What to Do With Grass Clippings

June 7, 2020

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What to Do With Grass Clippings

Among the lawn care community, there has been a longstanding question of what to do with grass clippings. Every time you mow your lawn, you create grass clipping. In the simplest sense, there are only two places your clippings can go: into a bag or back onto your lawn. However, the question gets more complicated, because even if you bag your clippings, you have to figure out what to do with them. Opinions vary on the best way to use your clippings, and whether to bag them at all. Ultimately, there is no one right answer. What you choose to do with grass clippings depends on your lawn, your needs, and your personal preferences.

What to Do With Grass Clippings [infographic]

Bagging Your Grass Clippings

One option is to bag your grass clippings. In some cases, a mower may require a bag. If that is the case, you don’t have much choice. Never try to remove the bag from a mower that is built for one. The result can be dangerous. However, even if the bag is optional on your mower, there are some good reasons to bag your clippings.

Bagging Grass Clippings: Pros

One of the benefits of bagging your clippings, and the primary reason many homeowners and groundskeepers do it, is that bagging your clippings makes a lawn look neater. That’s not to say that a lawn with grass clippings looks like a mess. As long as you mow regularly and keep the clippings small, a lawn with clippings still looks presentable. But if you want to maximize striping and get the neatest lawn possible, you need to bag your clippings. For example, almost all professional sports fields are done this way. Leaving clipping would make it harder to see striping and could interfere with gameplay.

Bagging Grass Clippings: Cons

So if it makes your lawn look neater, why not bag your clippings? There are a few reasons you might choose not to. One of the most basic reasons not to bag your clippings is that bagging is extra work. While the actual bagging process takes no extra effort—you just hook up a bag to your mower—once you have a bag or bags of clippings, you need to do something with them.

That’s why many lawn care services do not automatically bag grass clippings. Bagging clippings means that a lawn service has to fill a truck with the clippings it accumulates throughout the day. Sometimes this even requires an extra vehicle to follow the vehicle that carries the crew and equipment. And at the end of each day, the lawn care company has to find some way to dispose of all those clippings. Many lawn care companies will bag your clippings for an extra fee. Some companies bag all of their clippings, but the added cost is factored into their overall pricing.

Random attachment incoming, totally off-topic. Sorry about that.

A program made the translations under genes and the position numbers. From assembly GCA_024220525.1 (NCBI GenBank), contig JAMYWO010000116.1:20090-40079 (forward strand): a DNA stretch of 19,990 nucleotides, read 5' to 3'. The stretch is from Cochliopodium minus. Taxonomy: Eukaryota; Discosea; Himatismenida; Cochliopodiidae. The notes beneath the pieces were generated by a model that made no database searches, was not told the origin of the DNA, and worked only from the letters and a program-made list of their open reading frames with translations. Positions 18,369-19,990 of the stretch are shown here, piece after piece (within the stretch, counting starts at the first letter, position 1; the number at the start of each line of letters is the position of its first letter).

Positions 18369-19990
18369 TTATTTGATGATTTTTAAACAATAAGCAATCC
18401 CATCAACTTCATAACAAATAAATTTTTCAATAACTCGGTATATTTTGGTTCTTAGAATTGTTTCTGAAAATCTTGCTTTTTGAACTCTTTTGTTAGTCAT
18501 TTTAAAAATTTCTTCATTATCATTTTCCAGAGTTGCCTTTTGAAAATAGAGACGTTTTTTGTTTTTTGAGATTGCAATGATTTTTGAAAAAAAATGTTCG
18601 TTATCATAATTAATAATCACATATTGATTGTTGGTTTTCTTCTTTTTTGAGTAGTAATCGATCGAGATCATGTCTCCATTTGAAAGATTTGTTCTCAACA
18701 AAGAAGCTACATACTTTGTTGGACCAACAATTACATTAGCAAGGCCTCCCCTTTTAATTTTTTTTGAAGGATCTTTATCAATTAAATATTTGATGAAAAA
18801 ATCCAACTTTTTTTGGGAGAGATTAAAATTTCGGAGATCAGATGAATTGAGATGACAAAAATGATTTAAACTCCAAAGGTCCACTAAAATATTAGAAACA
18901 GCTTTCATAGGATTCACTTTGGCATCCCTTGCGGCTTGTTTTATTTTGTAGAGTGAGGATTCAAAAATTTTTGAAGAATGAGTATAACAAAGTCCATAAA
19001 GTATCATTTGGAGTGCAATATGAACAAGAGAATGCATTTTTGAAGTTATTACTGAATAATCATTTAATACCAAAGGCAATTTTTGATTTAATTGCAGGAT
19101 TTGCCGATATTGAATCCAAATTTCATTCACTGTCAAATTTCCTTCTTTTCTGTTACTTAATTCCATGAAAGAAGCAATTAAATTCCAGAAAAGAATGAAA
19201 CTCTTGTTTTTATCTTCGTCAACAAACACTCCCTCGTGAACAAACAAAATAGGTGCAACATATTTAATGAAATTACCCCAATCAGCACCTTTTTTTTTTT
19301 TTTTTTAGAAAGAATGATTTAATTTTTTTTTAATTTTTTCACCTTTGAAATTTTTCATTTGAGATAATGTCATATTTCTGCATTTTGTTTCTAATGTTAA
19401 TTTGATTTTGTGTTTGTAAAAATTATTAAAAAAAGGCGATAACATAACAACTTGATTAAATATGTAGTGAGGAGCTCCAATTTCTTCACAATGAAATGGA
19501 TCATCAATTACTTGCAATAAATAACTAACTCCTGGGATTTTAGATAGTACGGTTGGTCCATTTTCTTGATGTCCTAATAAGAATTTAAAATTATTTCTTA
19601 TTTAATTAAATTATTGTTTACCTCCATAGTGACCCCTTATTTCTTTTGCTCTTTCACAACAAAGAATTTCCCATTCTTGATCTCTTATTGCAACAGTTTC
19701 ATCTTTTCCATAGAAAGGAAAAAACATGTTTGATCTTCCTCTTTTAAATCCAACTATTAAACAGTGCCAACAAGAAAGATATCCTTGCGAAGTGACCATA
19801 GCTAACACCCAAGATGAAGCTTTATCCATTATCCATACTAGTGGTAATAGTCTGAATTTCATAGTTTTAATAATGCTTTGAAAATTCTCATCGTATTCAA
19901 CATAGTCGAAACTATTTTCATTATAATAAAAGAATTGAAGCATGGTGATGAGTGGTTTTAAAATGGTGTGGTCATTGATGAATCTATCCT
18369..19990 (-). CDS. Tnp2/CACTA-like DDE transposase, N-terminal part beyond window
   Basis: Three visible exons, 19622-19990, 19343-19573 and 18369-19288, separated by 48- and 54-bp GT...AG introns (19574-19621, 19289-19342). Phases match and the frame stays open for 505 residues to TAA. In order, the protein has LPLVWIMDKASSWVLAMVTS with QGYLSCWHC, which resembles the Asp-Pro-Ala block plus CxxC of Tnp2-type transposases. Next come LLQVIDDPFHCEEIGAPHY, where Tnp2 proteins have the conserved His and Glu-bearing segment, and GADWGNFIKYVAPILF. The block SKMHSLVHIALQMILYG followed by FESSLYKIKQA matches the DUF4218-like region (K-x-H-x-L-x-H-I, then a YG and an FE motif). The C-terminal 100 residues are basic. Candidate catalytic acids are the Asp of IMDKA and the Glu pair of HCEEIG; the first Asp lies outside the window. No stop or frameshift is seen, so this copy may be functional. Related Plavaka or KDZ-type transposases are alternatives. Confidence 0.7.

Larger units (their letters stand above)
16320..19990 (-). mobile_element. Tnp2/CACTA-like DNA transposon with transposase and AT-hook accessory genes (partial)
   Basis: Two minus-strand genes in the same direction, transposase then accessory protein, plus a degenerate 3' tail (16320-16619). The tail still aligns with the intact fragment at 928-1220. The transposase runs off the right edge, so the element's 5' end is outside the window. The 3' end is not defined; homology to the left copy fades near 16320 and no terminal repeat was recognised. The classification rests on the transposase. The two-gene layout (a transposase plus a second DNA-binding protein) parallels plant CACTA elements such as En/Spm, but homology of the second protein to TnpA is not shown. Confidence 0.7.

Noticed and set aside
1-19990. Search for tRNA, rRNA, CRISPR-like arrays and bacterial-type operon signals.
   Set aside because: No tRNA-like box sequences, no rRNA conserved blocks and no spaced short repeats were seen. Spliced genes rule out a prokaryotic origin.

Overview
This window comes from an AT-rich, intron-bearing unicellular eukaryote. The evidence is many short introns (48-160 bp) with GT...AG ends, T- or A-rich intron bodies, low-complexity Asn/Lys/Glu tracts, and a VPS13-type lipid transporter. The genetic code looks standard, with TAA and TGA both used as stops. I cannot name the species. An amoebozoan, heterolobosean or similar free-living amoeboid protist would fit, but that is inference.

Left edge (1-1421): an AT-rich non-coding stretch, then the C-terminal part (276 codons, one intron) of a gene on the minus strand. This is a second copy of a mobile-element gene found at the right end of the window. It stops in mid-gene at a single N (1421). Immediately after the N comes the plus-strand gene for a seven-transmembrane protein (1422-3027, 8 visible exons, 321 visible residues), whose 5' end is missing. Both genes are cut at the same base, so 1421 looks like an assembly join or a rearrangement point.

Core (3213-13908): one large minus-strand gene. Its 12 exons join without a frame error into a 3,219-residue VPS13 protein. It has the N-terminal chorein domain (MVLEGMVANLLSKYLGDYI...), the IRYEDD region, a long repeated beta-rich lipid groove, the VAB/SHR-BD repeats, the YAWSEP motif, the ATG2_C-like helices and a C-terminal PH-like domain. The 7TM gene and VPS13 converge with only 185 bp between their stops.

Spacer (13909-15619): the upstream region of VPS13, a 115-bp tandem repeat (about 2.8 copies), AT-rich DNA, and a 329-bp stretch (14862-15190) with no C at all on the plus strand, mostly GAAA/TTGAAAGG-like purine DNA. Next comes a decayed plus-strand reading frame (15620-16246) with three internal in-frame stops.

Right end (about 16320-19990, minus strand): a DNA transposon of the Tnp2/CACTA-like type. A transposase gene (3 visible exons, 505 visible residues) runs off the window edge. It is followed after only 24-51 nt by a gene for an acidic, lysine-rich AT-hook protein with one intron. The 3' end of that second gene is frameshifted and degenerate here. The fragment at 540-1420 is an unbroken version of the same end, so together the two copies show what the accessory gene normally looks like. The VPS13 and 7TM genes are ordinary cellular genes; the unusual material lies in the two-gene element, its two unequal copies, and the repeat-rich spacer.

Another reason not to bag your clippings is that grass clippings can actually benefit your lawn if you leave them where they fall. In the next section, we will go into more detail about that option.

Leaving Clippings on the Lawn

When deciding what to go with grass clippings, your options are essential to bag or not to bag. Of course, if you don’t bag, your clippings will end up all over your lawn. But that’s not necessarily a bad thing. There are many benefits to leaving grass clipping where they fall. Of course, not having to deal with bags full of clippings is a relief. But the benefits go far beyond that.

Do Grass Clippings Cause Thatch?

The first myth we need to dispel is the thatch myth. Many homeowners, and even some professionals, incorrectly assume that leaving clippings will contribute to thatch. However, thatch and grass clippings are not related.

Thatch is a layer of undecomposed organic material between the top of the soil and the actively growing vegetation. While too much thatch can cause problems, grass clippings do not contribute to that. Cut grass is made up of water and easily-decomposable organic material. Under normal circumstances, cut grass decomposes quickly and does not contribute to thatch.

The Benefits of Leaving Clippings

While there is no risk of thatch, there are many benefits to leaving grass clippings on your lawn. The most significant benefit of leaving grass clippings is that as they decompose, they recycle their nutrients.